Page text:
The Vanbibber Dilemma II: John Vanbibber

I find the following in the available online records:

John, Peter Jr (aka II), and Isaac Vanbibber/Vanbiber are listed in the Pittsylvania Co, VA 1767 tax list. (Subsequent tax lists are not available online, this is a transcription). Files.Usgwarchives.Net, 2020, Accessed 18 Apr 2020.

John Vanbebber is in the Greenbrier County Tax List for 1782. In 1783, John, Peter, and Peter Vanbebber Jr are in Greenbrier County Tax Lists. There was not another tax list until 1786 in which only Peter Vanbebber appears in Greenbrier. There is no Jr or Sr designation after his name so whether he is Peter I or Peter II, I’ve no idea. The Vanbibber surname does not appear in the Greenbrier Tax lists in the transcription I have by Larry Shuck from 1786 through 1815. It’s important to note that a highway historical marker near the James Graham house at Lowell, WV states, “Near site of Fort Greenbrier, commanded by Capt. John Van Bibber during Indian raids in 1777….” placing John Vanbibber in the Greenbrier Region of what at that time would have been Botetourt County.

One has to either visit a local LDS Stake or travel to Charleston to the Archives in order to view land/tax/court records for a specific county but my interest here would be for Kanawha and Mason Counties. From documents that I have been sent (without citations), it is probable that John, James, and Jesse Vanbibber lived and served in both counties. All three are mentioned in early court records of Kanawha County from 1789 to 1803, the most prominent being James Vanbibber who apparently acted as a Justice of the Peace for many years.

My cousin Jim McGrew, also a descendant of Mathias Vanbibber through his mother, recorded and shared the following information from his research:

Mason County, WV Personal Property Taxpayers 1805-1814 show the following listings for Vanbibber:

    • James Vanbibber: 1807, 1809, 1810
    • Jesse Vanbibber: 1805, 1806, 1807, 1809, 1810, 1811, 1812, 1813, 1814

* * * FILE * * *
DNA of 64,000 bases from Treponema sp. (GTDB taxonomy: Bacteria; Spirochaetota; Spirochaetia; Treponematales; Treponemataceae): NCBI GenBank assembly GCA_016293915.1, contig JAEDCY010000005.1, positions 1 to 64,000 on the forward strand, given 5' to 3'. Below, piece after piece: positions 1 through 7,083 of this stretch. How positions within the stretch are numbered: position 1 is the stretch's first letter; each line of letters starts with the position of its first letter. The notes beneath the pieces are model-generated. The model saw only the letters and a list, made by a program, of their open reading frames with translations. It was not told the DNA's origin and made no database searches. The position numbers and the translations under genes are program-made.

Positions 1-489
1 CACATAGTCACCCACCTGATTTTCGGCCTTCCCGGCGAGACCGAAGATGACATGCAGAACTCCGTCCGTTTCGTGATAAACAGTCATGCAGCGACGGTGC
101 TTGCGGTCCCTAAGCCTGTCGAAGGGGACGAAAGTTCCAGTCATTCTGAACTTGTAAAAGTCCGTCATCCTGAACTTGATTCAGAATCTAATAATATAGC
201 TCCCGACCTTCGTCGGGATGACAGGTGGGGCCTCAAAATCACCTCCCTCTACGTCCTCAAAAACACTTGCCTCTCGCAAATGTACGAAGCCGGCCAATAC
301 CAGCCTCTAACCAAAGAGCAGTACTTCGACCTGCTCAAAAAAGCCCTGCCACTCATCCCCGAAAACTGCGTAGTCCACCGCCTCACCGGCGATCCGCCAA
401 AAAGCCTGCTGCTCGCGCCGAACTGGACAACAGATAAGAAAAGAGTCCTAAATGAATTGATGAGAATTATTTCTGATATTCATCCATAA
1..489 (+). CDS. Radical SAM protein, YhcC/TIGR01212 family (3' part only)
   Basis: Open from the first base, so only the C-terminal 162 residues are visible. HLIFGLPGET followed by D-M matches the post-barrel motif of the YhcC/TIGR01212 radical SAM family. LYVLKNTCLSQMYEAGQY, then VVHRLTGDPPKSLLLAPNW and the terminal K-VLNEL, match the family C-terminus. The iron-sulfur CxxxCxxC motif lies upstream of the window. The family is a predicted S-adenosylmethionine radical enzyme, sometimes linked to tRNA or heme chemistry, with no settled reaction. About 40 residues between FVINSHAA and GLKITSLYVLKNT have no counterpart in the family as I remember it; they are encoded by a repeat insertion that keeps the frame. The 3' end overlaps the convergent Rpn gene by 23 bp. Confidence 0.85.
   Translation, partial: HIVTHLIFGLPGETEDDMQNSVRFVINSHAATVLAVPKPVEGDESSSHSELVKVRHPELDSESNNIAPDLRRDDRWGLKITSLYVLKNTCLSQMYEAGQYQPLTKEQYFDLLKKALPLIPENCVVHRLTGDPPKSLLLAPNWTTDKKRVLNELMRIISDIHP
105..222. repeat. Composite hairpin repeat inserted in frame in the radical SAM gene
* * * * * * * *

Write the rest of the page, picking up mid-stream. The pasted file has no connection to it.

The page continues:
• John Vanbibber: 1805, 1806, 1807, 1809, 1810, 1811, 1812, 1813, 1814

Ancestry has several records, like the distribution of John Vanbibber’s estate in the Kanawha County Court. The Court entered the distribution of goods to the following “heirs” on 10 June 1823:

  • Col. Andrew Donnally (Jr, the son of Andrew Donnally, husband of Marjorie/Mary Vanbibber)
  • James Vanbibber (m. Louise Reynolds)
  • Hannah Slaughter (m. Goodrich Slaughter)
  • Representatives of Chloe Boon (m. Jesse Bryan Boone, son of Daniel and Rebecca)
  • Miriam Reynolds (m. John Reynolds)

Will Book, Vol A, 1831-1882; Will Record, Vol 1, 1820-1858; Please bear in mind that the people/person at Ancestry who did the indexing for the above “Will” didn’t look at the date very closely. The indexer placed the date as 1825 but a closer look shows 1823. Further, the second paragraph states, “Pursuant to an Order from the County Court of Kanawha being dated at March Term 1823…”. Note that there is no mention of a wife or consort to whom goods were bequeathed. My assumption is that she had already passed. But what we learn is that John Vanbibber died prior to the March 1823 Court term in Kanawha County. I did my best, within the limitations of Ancestry, to get the largest image possible for this post.

From the estate distribution, one could assume all the names of John’s children, save two: a daughter named Rhoda (or Rebecca depending on whose account you read), and a son Joseph. From the “West Virginia Historical Magazine Quarterly, Vol 3: January 1, 1903,” an article authored by Mrs. M. W. Donnally provides the telling of what became of Rhoda: shot and scalped by a small band of rogue Shawnee. She was allegedly 19 years of age, rather old for an unmarried female in those days. Joseph was allegedly aged 12, was captured and returned home, thanks to the daring rescue attributed to Mathias Vanbibber, but who died after his return some seven years later. The date of this event is provided by another as 1788. While I have the two listed in my tree with approximate dates and places of birth, it nevertheless explains why we do not find either name in the distribution of father John’s estate.

This is about all I have currently on John Vanbibber of Greenbrier and Kanawha County, WV fame. But bear with me as I now browse the Greenbrier County Court Orders by Helen S. Stinson.


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